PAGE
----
All About Linux 2008: Why use Linux?


You know who you are: the guy who doesn’t do Linux. Windows works fine, all of your software works under Windows, and things are much cooler when you don’t have to worry about all that command-line garbage. Sure, Vista is a dog and SP1 causes cancer. Sure gaming is getting hit or miss without enough hardware to launch a space mission. Windows works for business and pleasure. I’m here to convince you otherwise, if I can.

When I write, I like to imagine a potential reader. This potential reader is a buddy of mine who works in web development and has focused on Windows/ASP/.NET for the past four years, never looking around to watch the world of LAMP blossom around him. This, then, is for him.

Linux is easy

Command line interfaces are hard, right? XP has a great GUI and you so rarely have to use MS-DOS that there’s no reason to learn all those fancy commands. Well, there are some things you can do in the command line so quickly that it boggles the mind. Want to resize a bunch of images? Fix your mailbox? Scan through your files? Command-line tools are your best bet. Want to tweak network and OS configurations? Watch for intruders? Figure out why a GUI program isn’t working? Command lines are perfect for these purposes. If you’re a power user — or call yourself a power user — not using command line tools is like calling yourself a pirate and never sailing the seven seas.

Then, take a look at some modern Linux GUIs. This is some serious stuff. Many complain that Linux steals ideas from other operating systems, which is fair, but I’d rather have a bunch of budding programmers work on a copy of OS X than a copy of Windows Vista.

Linux is feature-rich

Linux is a fully-featured OS for desktops and for developers. The OS comes out of the box with text editors, SDKs, games, cool UIs, theme-able desktops, widgets, and support for most major codecs. It even has a few office suites. What can’t you really run? A lot of proprietary stuff like iTunes and Quicken, but you’re a geek, right? You’ll figure out a way to get around those problems.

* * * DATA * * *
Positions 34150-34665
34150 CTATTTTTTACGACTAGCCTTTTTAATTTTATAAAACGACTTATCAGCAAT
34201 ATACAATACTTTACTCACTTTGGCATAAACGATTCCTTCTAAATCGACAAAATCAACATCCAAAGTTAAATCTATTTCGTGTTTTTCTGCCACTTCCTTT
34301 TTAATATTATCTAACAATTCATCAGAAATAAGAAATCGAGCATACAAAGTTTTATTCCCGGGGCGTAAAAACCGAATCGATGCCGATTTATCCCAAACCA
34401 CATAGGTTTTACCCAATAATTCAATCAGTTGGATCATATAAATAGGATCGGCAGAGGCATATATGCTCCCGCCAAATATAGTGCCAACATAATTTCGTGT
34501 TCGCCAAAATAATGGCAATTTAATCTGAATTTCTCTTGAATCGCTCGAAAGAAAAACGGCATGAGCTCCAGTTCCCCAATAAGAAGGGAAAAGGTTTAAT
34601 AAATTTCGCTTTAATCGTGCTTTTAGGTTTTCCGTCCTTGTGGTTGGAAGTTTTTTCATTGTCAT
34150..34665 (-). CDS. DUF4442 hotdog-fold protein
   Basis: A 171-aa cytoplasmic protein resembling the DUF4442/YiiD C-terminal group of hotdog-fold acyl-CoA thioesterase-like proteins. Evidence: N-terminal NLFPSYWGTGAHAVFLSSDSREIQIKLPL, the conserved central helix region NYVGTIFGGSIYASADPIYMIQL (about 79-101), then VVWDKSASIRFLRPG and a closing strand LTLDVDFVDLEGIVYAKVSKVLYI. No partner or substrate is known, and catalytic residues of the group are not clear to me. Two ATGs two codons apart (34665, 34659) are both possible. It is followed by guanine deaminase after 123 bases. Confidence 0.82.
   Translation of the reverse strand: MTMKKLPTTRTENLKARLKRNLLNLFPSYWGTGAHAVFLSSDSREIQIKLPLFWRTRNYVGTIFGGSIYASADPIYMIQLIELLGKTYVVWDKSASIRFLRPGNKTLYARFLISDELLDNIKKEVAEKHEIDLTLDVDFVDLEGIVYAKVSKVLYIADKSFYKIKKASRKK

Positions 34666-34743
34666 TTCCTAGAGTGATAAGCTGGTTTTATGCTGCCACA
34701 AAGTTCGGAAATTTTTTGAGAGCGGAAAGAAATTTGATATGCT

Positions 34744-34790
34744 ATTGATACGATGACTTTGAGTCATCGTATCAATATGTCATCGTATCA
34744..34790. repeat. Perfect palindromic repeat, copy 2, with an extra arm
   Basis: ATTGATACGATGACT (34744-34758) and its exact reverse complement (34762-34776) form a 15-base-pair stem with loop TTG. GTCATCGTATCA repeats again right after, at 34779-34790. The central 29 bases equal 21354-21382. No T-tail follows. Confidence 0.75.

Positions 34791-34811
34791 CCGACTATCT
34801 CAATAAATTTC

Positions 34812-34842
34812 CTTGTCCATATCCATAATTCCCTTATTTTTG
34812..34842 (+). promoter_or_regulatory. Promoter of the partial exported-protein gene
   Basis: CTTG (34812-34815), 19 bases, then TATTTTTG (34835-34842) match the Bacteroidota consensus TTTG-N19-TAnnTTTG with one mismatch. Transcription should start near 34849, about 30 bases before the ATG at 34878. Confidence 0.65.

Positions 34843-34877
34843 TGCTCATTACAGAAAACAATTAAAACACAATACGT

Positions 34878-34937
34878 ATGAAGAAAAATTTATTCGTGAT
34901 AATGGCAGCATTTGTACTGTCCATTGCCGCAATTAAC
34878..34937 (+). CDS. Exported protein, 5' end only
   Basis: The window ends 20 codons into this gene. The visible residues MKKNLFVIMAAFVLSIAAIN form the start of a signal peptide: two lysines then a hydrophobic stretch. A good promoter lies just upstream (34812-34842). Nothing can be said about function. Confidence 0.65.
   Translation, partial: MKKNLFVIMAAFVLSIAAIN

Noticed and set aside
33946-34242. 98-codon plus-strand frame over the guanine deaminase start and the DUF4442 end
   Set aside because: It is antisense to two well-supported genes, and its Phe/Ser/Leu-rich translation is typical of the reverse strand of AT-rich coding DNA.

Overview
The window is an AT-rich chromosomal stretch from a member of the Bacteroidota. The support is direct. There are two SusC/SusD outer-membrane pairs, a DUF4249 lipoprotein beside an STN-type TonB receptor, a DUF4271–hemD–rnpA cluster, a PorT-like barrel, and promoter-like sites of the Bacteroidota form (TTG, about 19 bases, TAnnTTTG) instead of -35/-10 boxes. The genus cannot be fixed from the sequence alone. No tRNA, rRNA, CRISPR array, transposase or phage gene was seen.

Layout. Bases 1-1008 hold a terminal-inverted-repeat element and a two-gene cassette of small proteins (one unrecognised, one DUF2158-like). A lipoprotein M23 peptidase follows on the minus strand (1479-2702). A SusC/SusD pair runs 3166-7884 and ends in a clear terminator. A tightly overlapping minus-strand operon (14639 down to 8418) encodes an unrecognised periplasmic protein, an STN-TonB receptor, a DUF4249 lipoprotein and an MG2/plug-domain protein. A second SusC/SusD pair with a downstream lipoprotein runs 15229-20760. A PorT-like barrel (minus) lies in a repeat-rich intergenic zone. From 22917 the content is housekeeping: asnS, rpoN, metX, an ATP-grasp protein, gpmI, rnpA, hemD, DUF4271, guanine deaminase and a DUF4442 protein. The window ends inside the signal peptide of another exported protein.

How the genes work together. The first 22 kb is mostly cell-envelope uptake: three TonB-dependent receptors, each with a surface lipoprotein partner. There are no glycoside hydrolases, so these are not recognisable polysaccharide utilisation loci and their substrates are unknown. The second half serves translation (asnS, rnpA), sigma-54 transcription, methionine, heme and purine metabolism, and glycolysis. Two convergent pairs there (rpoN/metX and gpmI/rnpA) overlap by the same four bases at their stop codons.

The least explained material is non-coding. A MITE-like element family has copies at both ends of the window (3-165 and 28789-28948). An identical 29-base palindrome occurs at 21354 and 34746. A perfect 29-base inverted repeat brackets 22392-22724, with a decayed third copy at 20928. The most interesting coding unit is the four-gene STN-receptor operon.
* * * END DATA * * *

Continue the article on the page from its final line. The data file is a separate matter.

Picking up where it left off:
Linux is secure
Like OS X, Linux viruses are few and far between and security is all but baked into applications. If you’re programming for the web, Linux is your best bet. See point 4.

Linux is fun

Linux is fun to learn. It’s a challenge and amazingly easy and ugly and beautiful at the same time. Linux is like turning on your first computer and figuring out what all those weird boxes did. Once you figure out all the secrets, I’d say Linux offers a greater power-user satisfaction than XP, as a whole. Exploring Linux is fun. Exploring XP is a dummies book.

Linux runs the Internet
If you’re a web consultant and you don’t know Linux, you’re a moron. As pretty as .NET is, it’sLAMP(Linux/Apache/MySQL/PHP|Perl)’s world and Ruby lives in it. We’re just visiting PHP is as simple as Visual Basic used to be and amazingly powerful. With a little effort, a quick prototype backend can be coded overnight and a final product in a few days. You could run your web apps on Windows, but then you’d face hordes of bots attacking your server and a sense that something is amiss. Don’t do it.

Linux makes you money
As a former consultant, learning LAMP was the best thing I could have ever done. The software is free, you can amaze your clients with cool programs, and you don’t have to convince them to buy a huge server or invest in an OS just to run a stupid little web site. Sure, you can get virtual hosting somewhere on an NT box, but you can get a LAMP box cheaper and more readily and, thanks to command line tools, you can tweak the setup in seconds rather than digging through menus.

In short, Linux makes good personal and business sense. Granted, I use OSX as my daily OS, but I run all of my websites remotely using the shell and faith. Linux — and open source — work and work well.